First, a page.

Listeners might hope that with its expanded reach and audience, new music will have a larger place. Short-staffed, Atala also doubles as program director and sticks to mostly well-known composers. San Diego has a solid base for more adventurous programming, with visiting resident artists like Felix Fan, Peter Sprague, and NOISE, as well as the Carlsbad Music Festival (coming up Sept. 28-30) and San Diego New Music’s festival (in June).

XLNC1 has added some special programming, such as “Top 400 Hits of the Last 400 Years,” its weekday morning drive-time segment. Atala figured that if hip hop and pop stations could play their hits, so could XLNC1, with a huge list of works that have stood the test of time.

When “Top 400” started, the station asked for listener comment. Atala described the response as “tremendous.” The segment attracted young listeners who said they listened while studying, just to hear music they had never heard before, and even to soothe a baby.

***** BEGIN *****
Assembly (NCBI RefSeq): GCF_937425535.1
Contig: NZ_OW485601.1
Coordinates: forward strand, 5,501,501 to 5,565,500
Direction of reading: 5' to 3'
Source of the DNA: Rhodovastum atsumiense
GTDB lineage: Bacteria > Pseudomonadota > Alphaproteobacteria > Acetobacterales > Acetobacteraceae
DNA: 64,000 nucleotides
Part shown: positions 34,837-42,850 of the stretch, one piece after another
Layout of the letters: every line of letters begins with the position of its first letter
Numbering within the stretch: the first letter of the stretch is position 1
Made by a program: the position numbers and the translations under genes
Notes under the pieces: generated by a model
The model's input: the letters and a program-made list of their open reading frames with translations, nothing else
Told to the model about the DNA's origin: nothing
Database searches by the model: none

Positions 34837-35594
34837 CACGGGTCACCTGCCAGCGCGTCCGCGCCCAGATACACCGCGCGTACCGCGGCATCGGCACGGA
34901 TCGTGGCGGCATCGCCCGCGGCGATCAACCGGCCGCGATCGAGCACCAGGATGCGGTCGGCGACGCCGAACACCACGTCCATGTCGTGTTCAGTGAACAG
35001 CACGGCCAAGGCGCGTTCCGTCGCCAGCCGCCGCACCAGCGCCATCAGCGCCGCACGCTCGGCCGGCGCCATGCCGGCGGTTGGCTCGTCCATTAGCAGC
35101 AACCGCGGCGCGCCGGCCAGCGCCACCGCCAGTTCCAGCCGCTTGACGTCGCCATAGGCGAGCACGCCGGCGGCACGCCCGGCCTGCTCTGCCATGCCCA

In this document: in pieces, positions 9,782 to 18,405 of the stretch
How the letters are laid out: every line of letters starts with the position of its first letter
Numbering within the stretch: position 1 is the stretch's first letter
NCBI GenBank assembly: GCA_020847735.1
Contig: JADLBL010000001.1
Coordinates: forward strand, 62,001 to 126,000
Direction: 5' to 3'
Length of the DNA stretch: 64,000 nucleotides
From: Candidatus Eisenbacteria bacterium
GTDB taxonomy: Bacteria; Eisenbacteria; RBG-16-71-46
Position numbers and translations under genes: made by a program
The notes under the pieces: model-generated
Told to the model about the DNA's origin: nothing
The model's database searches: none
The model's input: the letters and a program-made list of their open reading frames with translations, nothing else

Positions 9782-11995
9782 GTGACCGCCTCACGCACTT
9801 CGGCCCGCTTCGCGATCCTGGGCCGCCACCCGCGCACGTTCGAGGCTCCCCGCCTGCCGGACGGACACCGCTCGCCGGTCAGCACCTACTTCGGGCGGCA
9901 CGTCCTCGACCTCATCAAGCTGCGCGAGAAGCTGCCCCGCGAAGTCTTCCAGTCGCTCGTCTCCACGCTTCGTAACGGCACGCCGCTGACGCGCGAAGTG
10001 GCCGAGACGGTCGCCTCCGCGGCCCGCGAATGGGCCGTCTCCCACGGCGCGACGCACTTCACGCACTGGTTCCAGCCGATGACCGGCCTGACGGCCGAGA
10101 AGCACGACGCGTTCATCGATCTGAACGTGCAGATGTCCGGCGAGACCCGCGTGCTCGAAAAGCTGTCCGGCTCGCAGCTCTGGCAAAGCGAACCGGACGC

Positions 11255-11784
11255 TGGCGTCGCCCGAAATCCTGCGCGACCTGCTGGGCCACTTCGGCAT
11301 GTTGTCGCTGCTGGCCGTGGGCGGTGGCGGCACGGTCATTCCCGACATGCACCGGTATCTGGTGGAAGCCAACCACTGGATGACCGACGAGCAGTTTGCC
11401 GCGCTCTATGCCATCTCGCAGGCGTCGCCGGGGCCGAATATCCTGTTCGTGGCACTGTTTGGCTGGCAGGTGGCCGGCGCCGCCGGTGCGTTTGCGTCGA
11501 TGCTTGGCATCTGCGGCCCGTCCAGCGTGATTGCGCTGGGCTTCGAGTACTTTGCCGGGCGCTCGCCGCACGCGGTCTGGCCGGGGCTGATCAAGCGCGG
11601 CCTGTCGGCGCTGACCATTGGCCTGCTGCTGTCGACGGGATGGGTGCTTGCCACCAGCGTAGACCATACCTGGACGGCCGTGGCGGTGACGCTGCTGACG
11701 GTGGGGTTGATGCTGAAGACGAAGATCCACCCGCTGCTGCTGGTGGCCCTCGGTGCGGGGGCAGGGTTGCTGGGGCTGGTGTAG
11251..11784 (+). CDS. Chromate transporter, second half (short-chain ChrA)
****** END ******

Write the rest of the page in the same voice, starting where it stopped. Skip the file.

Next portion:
For the hard-core audiences, “Music from the Concertgebeouw” broadcasts live performances from Amsterdam of the Royal Concertgebeouw and other major orchestras. Opera has a special place too, with live Metropolitan Opera broadcasts, plus two other weekend programs.

With the new signal and more funding, Atala would also like to add more arts information. Right now, XLNC1 promotes music groups on both sides of the border. Also, Jung-Ho Pak, the music director of the San Diego Chamber Orchestra, hosts “The Tasting Room,” a program keyed to the orchestra’s concerts.

Yet, some music organizations have not used its resources, in part because its weak signal has limited its usefulness. Atala’s dream is to start interactive children’s network on the Internet that would allow children and teachers to download music easily.

The good news about XLNC1 is that it is a non-profit, commercial-free station. It relies on listeners and underwriters to sustain its annual budget of nearly $1 million; the staff consists of just five full and five part-time people. It competes with KPBS and other non-profits for funding, yet listeners are coming through for a bigger and better XLNC1.

Although the station has just 6,000 paying “members,” listeners sent $56,000 in a brief three-week mail and on-air capital campaign during the late summer, and XLNC1 will have a regular on-air fund-raiser in late September. Atala and her team of volunteers are also looking for corporate and foundation funding for improvements. (Some anxious fans, thinking that the new frequency was already in place, have called to complain that they couldn’t find it.)